Before we knew it, it was time to journey across the northern tip of Sulawesi to the east coast, and across the Lembeh strait to the island of the same name. The entire journey took less than two hours, and the perks of booking with the same resort in both locations included not having to painstakingly dry out our dive gear, and Tetris it back into our luggage. Yes, I just used Tetris as a verb. Instead, the resort simply loaded each of our crates, labeled with Candy Crush name tags, into the truck, and off we went. They also allowed me to keep the nice thick wetsuit. Apparently the water in Lembeh was consistently a degree or two colder than Manado. I tried not to think about that. We journeyed across the arm that is the upper stretch of Sulawesi, and vehicles driving on the roads paid about as much mind to the lines as the characters in Mario Kart. (Sorry, just had to throw that last game reference in there. I'm done now).

Lembeh Island (Screenshot of Google Maps)

Our car pulled up to a busy shipyard and a tall European with a sun-bleached ponytail approached the car to greet us. He had the stereotypical dive bum look nailed. He introduced himself as Kees (pronounced case). It was refreshing to have another expat turned underwater nomad for company. At the previous resort, the dive guides had all been locals, which was wonderful. Locals always know the reefs better than anyone, as they have spent most of their lives diving there. But the foreign dive crew are usually the most relatable, as they have chosen to abandon normal society’s lifestyle in favor of the pursuit of adventure, just like we have. I guess a dive resort needs a balance of both kinds of people.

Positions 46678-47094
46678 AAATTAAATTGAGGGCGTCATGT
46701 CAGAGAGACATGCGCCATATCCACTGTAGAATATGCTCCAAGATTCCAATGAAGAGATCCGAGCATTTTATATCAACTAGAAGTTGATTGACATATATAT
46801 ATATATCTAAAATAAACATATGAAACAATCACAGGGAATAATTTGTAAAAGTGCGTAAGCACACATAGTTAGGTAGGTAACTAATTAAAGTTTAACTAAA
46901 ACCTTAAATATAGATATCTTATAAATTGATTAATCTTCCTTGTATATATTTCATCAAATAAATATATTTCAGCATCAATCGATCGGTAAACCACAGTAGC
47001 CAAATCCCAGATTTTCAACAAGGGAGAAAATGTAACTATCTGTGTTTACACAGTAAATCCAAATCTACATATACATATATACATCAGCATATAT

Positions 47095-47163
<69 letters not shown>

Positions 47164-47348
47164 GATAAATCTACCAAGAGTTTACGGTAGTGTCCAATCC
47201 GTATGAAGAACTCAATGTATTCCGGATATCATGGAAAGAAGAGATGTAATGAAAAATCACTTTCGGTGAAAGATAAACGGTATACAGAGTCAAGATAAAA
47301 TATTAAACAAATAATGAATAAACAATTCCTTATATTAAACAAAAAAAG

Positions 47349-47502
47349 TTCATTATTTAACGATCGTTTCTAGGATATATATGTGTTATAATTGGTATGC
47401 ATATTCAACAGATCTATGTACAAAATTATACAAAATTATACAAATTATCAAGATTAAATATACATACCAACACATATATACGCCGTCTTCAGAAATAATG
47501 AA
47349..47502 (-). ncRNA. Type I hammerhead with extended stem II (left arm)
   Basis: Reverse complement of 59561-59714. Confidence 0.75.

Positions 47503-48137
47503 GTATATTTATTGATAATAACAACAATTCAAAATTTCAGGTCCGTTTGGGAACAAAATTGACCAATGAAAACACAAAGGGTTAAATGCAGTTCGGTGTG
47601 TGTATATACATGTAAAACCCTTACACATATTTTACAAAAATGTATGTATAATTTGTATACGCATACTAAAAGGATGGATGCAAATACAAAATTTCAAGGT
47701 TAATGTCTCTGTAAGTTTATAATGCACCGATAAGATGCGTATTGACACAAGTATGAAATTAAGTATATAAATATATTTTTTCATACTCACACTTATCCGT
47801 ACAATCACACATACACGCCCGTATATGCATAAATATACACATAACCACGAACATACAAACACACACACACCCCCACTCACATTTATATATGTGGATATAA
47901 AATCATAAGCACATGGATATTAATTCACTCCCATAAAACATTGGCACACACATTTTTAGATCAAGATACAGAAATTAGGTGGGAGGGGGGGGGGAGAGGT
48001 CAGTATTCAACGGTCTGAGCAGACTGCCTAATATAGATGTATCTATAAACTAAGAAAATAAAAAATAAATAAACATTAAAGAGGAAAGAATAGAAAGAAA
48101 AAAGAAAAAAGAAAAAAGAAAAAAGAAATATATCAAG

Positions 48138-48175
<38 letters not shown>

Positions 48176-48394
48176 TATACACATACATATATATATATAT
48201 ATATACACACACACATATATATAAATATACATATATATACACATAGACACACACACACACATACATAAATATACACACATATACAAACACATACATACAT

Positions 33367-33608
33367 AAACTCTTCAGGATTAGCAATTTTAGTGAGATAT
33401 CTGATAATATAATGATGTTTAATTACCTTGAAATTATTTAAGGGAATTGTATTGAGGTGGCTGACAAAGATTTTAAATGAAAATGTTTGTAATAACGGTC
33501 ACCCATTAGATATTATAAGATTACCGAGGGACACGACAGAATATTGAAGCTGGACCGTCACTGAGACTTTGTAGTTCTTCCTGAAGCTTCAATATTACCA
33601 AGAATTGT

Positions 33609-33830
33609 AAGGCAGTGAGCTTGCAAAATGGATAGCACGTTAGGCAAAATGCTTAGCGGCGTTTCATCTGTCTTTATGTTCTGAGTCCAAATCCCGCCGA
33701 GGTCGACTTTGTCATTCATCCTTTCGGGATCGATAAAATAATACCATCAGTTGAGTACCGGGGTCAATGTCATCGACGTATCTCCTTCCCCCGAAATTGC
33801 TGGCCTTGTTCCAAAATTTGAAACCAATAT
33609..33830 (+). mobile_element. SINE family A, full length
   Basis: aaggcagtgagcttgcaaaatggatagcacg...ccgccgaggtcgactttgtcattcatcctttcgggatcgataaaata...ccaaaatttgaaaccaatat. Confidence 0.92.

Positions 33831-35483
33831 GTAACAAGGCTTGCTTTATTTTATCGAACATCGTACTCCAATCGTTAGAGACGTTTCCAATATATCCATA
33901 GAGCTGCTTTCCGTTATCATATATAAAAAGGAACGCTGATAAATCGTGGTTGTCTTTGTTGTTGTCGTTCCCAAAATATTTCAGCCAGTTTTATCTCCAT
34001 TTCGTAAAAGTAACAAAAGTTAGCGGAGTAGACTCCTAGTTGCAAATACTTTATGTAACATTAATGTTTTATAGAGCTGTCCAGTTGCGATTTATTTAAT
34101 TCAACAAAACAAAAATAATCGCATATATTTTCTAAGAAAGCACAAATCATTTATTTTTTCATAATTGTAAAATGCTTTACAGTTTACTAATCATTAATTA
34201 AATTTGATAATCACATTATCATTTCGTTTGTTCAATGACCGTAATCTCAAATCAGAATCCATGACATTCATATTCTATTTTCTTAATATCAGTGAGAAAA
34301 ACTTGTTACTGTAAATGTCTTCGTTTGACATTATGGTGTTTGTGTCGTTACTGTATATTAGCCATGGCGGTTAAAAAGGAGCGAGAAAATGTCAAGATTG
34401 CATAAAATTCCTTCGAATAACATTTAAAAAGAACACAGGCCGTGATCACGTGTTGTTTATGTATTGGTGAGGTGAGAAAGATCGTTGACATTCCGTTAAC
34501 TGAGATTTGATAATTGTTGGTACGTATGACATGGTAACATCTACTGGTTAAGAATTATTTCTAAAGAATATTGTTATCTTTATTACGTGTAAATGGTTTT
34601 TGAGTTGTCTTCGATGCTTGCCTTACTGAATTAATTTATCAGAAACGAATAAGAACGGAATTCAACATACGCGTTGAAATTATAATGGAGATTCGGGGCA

At only 2 km (1.24 mi) wide, the Lembeh Strait was a much narrower strip of water than I had imagined. It was no wonder the island of Lembeh usually didn’t appear on the map; it might as well have been a part of the mainland. And yet this narrow strip of water, 2 km wide by 22 km long, was home to some of the most diverse and bizarre underwater macro critters in the world. I was really looking forward to the diving here. I had done lots of beautiful coral dives, in places with better fish than Manado to be honest, but I had not experienced much in the way of muck diving (aside from a couple days in the Philippines). There was a whole tiny world waiting to be discovered.

We loaded onto a wooden boat, freshly painted blue, with all of our luggage, and drove past massive navy boats, local ferries, and container ships. The area really was bustling for a port so small. The local boats were wooden and similar to the boats we had experienced in Thailand, only much flatter and shorter. We realized before too long that the flat, low roofs allowed commuters to drive their motorbikes straight from the pier, onto the boat, where they were transported right there on the roof. This was a funny sight that I had never seen before. Other ferry boats were crowded with so many commuters that I was surprised the boats were still afloat.